So what about you? Are you living an awakened life? Do you feel conscious and focused on what you value most? Or are there boulders on the path that are darkening your light? What small-but-mighty changes could help you roll away those stones?

Mother Nature’s a pretty smart cookie. Let’s synchronize with Her to wake up to this fresh new day.

If you need a little more inspiration, here’s one of my favourite songs about becoming Wide Awake.

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Don’t be ‘slangry’ – get more sleep!

I’m deep in debt. Sleep debt.

Exhaustion took over this weekend, after weeks of running on empty and feeling stretched in a million different directions. I’ve given too much of myself to other people and causes and I got myself into a bit of a funk. It’s a slippery slope when I skip out on simple but structural self-care that keeps my motor running: mediating, walking, not saying yes to everything, getting enough water, vegetables and especially sleep.

And I know I’m not alone in my sleep funk. My slunk? Very few Canadians get the recommended 8 or more hours of sleep each night and the impact can be devastating:
• Decreased memory and ability to concentrate
• Weakened immune system
• An unneeded surge of stress hormones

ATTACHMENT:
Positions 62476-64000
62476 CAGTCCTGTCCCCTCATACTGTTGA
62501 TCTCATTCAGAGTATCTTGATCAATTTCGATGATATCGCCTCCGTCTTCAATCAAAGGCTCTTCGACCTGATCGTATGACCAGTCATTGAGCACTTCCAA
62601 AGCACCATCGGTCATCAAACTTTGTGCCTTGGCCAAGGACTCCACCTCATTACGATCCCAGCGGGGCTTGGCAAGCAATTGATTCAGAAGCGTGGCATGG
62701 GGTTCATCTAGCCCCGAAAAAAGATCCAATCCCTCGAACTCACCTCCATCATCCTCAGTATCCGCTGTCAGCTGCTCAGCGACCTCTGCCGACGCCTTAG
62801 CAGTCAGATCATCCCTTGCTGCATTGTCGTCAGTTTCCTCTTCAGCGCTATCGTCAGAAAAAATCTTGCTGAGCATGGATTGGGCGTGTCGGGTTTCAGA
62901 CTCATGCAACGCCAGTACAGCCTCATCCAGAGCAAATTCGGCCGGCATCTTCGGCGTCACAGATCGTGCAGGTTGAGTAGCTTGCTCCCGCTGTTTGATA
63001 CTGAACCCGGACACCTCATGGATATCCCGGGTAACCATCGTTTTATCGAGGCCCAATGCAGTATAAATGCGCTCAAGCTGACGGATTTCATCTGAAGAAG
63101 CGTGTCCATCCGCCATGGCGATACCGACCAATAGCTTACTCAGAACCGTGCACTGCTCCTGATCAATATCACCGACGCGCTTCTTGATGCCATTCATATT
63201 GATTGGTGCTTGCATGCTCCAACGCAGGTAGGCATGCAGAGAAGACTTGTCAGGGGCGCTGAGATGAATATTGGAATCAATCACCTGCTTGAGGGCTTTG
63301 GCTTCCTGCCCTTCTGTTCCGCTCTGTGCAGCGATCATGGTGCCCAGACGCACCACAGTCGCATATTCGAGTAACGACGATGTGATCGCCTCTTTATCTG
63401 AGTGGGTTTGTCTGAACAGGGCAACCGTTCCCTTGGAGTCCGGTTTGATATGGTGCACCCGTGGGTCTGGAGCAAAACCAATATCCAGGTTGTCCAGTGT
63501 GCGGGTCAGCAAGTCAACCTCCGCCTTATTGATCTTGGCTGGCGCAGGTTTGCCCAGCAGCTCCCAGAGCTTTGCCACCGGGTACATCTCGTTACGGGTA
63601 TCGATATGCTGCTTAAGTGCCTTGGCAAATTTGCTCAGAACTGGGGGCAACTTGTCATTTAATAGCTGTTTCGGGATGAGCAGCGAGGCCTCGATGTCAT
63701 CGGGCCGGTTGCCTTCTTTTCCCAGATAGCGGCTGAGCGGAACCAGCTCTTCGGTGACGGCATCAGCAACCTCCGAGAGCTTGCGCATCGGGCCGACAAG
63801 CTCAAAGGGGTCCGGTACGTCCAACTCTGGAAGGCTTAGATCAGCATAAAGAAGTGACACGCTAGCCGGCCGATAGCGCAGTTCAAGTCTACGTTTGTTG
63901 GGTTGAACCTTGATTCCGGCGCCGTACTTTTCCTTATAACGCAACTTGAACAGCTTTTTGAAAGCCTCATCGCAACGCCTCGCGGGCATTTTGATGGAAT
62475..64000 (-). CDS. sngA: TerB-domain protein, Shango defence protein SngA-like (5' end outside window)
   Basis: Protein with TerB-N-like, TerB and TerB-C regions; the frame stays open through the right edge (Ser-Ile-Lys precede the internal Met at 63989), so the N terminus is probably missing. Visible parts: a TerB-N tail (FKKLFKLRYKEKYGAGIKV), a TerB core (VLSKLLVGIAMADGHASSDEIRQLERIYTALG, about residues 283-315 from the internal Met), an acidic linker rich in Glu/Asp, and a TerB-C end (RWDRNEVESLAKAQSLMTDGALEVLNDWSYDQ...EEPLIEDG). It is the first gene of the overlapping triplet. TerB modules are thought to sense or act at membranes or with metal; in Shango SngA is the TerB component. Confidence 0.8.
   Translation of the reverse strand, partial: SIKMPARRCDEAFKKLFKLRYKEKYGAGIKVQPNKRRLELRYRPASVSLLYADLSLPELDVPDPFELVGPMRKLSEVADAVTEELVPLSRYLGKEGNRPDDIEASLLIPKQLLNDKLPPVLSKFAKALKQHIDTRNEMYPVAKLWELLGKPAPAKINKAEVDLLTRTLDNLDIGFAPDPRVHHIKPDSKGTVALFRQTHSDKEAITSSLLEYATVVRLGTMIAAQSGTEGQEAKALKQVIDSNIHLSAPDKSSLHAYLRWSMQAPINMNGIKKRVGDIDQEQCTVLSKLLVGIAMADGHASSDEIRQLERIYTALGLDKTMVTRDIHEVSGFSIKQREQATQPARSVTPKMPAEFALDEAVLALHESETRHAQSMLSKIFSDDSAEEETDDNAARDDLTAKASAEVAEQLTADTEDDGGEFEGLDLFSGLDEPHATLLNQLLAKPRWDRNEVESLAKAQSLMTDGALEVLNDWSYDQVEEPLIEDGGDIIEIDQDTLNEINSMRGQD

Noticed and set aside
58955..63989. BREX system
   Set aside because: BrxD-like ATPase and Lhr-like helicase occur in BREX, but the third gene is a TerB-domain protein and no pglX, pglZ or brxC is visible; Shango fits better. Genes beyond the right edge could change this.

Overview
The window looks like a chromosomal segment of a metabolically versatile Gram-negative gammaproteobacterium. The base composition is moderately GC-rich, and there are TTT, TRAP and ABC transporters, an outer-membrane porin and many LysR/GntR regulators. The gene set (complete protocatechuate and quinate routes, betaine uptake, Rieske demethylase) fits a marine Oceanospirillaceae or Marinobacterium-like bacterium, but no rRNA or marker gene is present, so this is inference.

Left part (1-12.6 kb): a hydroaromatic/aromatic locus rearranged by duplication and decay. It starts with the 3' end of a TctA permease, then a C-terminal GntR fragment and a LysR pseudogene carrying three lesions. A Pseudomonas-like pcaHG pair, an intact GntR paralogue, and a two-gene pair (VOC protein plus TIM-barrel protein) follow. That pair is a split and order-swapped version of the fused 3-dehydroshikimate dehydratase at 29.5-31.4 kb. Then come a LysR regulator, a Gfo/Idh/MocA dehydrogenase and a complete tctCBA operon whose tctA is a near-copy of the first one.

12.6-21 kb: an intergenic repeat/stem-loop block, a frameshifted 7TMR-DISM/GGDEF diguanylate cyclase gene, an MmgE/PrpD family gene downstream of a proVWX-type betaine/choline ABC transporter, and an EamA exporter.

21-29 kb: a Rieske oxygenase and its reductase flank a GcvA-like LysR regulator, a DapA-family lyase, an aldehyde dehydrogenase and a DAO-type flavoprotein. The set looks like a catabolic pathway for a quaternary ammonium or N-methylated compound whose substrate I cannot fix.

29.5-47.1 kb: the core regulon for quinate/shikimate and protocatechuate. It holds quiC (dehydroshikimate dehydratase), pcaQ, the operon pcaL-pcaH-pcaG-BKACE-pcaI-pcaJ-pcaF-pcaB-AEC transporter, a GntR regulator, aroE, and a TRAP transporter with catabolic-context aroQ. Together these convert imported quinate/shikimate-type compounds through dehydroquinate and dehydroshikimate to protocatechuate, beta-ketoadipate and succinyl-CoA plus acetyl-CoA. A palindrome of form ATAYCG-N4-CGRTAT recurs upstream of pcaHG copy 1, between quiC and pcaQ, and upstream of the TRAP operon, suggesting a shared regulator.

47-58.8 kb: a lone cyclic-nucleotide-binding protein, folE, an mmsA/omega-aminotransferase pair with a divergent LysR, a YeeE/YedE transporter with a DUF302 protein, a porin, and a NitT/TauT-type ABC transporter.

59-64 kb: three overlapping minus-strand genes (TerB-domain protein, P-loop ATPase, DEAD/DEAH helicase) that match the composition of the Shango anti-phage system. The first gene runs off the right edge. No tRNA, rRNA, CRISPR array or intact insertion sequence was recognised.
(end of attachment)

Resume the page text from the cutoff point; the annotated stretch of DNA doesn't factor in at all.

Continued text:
• Disruption of the body’s normal metabolism
• Increased risk of motor vehicle accidents and disease
• Heightened risk of high blood pressure, heart disease, stroke, diabetes, obesity and depression. Need I say more?

People who chronically fail to get enough sleep may actually be cutting their lives short. A little depressing, I know. For years, psychologists and psychiatrists have been advocating that one of the most significant and overlooked public health concerns is that many adults are chronically sleep deprived. If you don’t believe it, just look at Donald Trump. That guy’s setting the world on fire on 4-5 hours of sleep a night.

I love writing but writing this blog even made me tired. I started writing it on Sunday night and decided to pack it in and go to bed early. I went to bed at 7 p.m., woke up to a child bouncing on me at 6:45 a.m. and guess what? I was still tired! Parents – you know what I’m talking about! Sleep debt can build up from weeks, months and even years of inadequate sleep. Most people need an extra 60-90 minutes sleep over time just to break even and start replenishing the well.